How COVID-19 deterred me from learning Urdu

Yangon has a lot of Indians. I mean, a lot of Indians. When I first arrived in Yangon, I noticed their presence and I found it very peculiar that are were Indian in every single way, except for the language they speak. The majority of the Indians I met spoke with each other mostly in Burmese, rather than their ancestral language of Tamil, Telugu, Hindi, Urdu, or any other languages from the subcontinent.

Fast forward to 2019. I needed a new case for my glasses and I also wanted some spray and a microfiber cloth to clean them with. Knowing that there are tons of glasses shops where I live, I walked down the street and spoke to one young man (a Telugu) who gave me just what I needed. He was very friendly and happy to have met a foreigner who spoke Burmese. He offered to introduce me to his uncle, Sanjay, which I accepted. Thus began the friendship between Sanjay and me.

Sanjay is older than I am, but he always enjoys my company. Before COVID-19 hit, I would frequently visit his store and talk about just about anything. Sanjay isn’t college-educated, but he enjoys reading and learning about various topics. His mind is like an encyclopedia and he can rattle off facts about different countries and historical events effortlessly. All while chewing betel nut.

Sanjay and I at his wedding in 2019
Sanjay and I at his wedding in 2019

Sanjay invited me to his wedding and as it was a free day for me, I was willing and able to stay for all of the festivities. He was very grateful for it. I knew how much of a strain Indian weddings are on the bride and groom, due to my experience at my friend Deep’s wedding in India, two years earlier (Although Deep’s wedding lasted about 24 hours).

Sanjay’s wife is Bihari, which means her family’s ancestral roots are from the state of Bihar in India. That means a lot to their identity, but, just as Sanjay has never been to Andhra Pradesh, the Telugu ancestral home, no one from his wife’s closest family members have ever been to Bihar. Unlike Sanjay’s Burmese-speaking Telugu family, though, his wife’s family commonly spoke to each other in a dialect of Hindi called Bhojpuri. (ADDENDUM: It has been pointed out to me by linguist Jean Pacquement that Bhojpuri is not considered a dialect of Hindi. My apologies if I’ve offended any reader.)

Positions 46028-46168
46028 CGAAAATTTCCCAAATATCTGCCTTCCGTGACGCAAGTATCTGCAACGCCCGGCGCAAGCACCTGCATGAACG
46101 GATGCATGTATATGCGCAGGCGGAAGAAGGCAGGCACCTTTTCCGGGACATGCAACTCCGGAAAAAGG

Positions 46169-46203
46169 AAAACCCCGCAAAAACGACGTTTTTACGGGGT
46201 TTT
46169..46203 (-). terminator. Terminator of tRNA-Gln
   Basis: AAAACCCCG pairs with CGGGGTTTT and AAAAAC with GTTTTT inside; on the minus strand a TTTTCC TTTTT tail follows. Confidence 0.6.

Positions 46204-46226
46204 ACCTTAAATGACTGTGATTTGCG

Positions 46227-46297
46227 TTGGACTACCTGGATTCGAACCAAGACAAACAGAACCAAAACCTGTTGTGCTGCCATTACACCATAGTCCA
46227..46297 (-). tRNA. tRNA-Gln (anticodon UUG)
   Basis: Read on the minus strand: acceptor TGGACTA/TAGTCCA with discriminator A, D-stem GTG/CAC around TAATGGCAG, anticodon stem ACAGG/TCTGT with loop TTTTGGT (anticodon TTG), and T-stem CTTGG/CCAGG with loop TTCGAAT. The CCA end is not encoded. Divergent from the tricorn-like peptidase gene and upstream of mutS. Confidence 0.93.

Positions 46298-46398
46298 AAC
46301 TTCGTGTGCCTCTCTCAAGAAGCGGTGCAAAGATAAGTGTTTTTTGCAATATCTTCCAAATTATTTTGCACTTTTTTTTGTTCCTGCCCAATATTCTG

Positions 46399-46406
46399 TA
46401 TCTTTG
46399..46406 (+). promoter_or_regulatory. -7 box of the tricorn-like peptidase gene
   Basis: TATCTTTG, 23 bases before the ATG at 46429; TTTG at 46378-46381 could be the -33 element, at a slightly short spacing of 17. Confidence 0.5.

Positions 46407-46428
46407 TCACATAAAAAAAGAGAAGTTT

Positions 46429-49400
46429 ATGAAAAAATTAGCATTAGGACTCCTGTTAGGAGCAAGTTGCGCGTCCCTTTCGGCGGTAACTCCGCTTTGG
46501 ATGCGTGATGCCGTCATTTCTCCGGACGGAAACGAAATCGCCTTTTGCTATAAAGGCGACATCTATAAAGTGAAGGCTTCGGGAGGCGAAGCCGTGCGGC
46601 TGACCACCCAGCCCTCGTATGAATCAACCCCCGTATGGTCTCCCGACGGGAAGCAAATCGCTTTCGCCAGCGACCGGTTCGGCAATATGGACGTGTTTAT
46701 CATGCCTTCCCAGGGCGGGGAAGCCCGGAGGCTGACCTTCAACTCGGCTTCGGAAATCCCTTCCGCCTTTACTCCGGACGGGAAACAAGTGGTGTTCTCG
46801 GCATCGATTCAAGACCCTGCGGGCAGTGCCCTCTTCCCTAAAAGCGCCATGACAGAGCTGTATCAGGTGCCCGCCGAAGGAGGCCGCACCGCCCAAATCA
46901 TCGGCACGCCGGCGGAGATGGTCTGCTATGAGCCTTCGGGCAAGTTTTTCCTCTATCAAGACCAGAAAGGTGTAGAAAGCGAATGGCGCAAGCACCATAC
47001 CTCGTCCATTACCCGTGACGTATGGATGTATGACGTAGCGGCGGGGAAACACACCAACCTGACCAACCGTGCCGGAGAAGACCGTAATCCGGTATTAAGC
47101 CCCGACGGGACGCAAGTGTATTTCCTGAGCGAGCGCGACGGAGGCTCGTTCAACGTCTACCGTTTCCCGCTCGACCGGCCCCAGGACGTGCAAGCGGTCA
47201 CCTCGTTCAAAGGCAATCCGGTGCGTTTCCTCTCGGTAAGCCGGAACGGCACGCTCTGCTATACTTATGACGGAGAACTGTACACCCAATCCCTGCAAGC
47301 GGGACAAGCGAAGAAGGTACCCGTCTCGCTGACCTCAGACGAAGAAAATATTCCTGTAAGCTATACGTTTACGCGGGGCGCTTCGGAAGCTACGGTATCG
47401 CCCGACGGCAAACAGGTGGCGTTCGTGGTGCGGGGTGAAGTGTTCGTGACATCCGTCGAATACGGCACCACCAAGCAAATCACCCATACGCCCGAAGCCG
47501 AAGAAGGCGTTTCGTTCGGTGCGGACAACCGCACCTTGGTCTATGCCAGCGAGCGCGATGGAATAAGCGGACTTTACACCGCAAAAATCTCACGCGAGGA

Bhojpuri Speaking Area — From Wikipedia: MetalBrawler / CC BY-SA (

Ever since I had traveled to India in 2016, I had contemplated learning Hindi. My biggest motivation was the first time I stepped into a taxi fresh out of the airport in Guwahati, Assam. The cab driver asked me a question in Hindi and I correctly assumed that he was asking me if I could speak Hindi bhasa. I told him, “no, I don’t speak Hindi,” to which he replied, “oh. Sorry, sir. No English.” Mind you, I was not in Delhi, but Guwahati, where Assamese (Ahomia) is the dominant language. Yet, the cab driver assumed he’d be more likely to meet a foreigner who spoke Hindi rather than Assamese.

I’ve come to enjoy Bollywood films and some Hindi/Urdu songs, as well. So, I figured that since I have learned about the large presence of Bihari in Yangon, I would be able to learn some Hindi from them.

Sanjay, however, advised me against learning Hindi from Bihari. While Bhojpuri is indeed a dialect of Hindi, it is only well-understood by the Bihari and not by any other Hindi speaker. Sanjay told me, “if you want to learn standard Hindi, it’s best just to learn Urdu. More people will understand you if you spoke Urdu and it would be easier for you to pick up other dialects of Hindi afterwards.” So, my mission became clear: find Urdu speakers. And I knew just where to go.